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Disturbing moves to create super-police for Arab satellite TV stations, says RSF

(RSF/IFEX) - Arab information ministers met in Cairo on 24 January 2010 to discuss a joint proposal by the Egyptian and Saudi governments for the creation of a regional office to supervise Arab satellite TV stations.

The proposal is partly a response to a bill adopted last month by the US House of Representatives that could result in satellite operators themselves being branded as "terrorist entities" if they contract their services to TV stations classified as "terrorist" by the US Congress. It is also an outcome of discussions begun by the Arab League in 2008.

"This proposal is disturbing, to say the least," Reporters Without Borders said. "The danger is that this super-police could be used to censor all TV stations that criticise the region's governments. It could eventually be turned into a formidable weapon against freedom of information."

This "Office for Arab Satellite Television" would be in charge of enforcing guidelines aimed at ensuring that Arab TV stations respect the ethical standards and moral values of Arab society as well as ensuring that they no longer serve as fronts or outlets for "terrorist" organisations.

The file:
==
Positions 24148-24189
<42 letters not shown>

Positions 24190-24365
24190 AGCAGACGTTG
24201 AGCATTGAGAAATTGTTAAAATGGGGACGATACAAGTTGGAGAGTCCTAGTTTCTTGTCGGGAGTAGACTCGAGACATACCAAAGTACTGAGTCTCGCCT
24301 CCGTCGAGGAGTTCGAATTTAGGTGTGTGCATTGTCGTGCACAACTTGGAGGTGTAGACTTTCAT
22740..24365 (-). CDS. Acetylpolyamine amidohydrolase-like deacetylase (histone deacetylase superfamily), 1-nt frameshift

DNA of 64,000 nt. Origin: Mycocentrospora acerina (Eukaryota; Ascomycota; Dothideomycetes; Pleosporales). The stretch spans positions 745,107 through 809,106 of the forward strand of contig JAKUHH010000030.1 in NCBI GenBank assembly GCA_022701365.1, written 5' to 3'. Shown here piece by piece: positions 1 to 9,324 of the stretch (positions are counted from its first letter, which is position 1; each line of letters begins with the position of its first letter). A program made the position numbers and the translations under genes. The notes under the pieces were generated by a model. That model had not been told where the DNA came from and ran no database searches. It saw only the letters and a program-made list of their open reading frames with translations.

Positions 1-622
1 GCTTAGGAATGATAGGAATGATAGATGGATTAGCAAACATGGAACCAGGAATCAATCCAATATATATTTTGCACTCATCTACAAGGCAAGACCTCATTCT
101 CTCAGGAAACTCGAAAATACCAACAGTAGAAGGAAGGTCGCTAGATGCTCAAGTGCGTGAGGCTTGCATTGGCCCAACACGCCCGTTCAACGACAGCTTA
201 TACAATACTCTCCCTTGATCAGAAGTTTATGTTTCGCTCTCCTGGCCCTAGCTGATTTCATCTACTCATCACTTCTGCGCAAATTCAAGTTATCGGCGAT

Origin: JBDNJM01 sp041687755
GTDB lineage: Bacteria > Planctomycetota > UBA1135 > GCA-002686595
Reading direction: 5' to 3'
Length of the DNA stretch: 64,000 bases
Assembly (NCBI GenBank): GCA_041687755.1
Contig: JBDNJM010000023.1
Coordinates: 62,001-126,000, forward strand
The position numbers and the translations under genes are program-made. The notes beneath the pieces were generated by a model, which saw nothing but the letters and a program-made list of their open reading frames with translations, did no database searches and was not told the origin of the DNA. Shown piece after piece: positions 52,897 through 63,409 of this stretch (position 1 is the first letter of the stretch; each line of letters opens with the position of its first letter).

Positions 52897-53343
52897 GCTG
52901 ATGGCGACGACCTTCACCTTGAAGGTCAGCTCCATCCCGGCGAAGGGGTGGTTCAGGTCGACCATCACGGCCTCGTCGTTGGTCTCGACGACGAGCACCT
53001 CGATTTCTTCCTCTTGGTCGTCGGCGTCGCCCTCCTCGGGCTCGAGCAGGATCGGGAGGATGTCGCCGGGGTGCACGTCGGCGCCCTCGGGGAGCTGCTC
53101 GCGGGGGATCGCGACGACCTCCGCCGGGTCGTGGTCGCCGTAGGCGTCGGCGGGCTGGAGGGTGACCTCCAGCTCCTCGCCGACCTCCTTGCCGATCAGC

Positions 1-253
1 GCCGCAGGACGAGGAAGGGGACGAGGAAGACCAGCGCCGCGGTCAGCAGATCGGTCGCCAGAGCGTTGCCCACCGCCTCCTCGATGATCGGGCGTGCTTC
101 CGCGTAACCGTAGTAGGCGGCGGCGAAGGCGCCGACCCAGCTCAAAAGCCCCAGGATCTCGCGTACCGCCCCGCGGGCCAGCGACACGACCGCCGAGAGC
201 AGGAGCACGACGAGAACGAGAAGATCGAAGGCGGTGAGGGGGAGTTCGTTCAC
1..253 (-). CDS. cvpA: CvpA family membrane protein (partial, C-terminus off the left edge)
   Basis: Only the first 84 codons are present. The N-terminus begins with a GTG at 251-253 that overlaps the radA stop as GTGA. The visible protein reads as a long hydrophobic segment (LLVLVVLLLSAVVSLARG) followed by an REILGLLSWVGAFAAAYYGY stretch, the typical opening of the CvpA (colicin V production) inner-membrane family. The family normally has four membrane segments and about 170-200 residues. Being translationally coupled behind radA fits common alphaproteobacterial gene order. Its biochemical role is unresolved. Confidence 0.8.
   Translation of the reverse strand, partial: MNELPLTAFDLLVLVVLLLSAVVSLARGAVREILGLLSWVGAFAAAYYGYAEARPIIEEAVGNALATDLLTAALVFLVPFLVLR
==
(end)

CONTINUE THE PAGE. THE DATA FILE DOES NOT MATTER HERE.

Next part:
The original proposal for such an office was made in February 2008 by Arab League secretary-general Amr Moussa. It was recently revived by the Saudi government, which controls Arabsat, and the Egyptian government, which controls Nilesat.

It seems that Riyadh and Cairo hope to ride a current that supports the reaffirmation of traditional values. The main TV stations targeted by the proposal are Al Jazeera, the Hamas station Al-Aqsa TV and the Hezbollah station Al-Manar.

The Arab League's 22 member countries are nonetheless far from being unanimous about the proposal. In fact, the battle lines have been drawn between those in favour and those against. The pro camp centres on Saudi Arabia and Cairo. Those already clearly defined as members of the contra camp include Lebanon and Qatar.

There are many stumbling blocks on the road to agreement. Some fear this office would end up controlling content on privately-owned TV stations. Others have voiced concern about loss of sovereignty. Technical questions have been raised. Who will be members of this office? How will they be appointed? What will their exact powers be? And what punishments will they be able to impose?

The issue of funding has also been raised as well as the more symbolic question of where the office will be located. Will it be attached to the Arab League's secretariat or to the Standing Committee of Arab Media?

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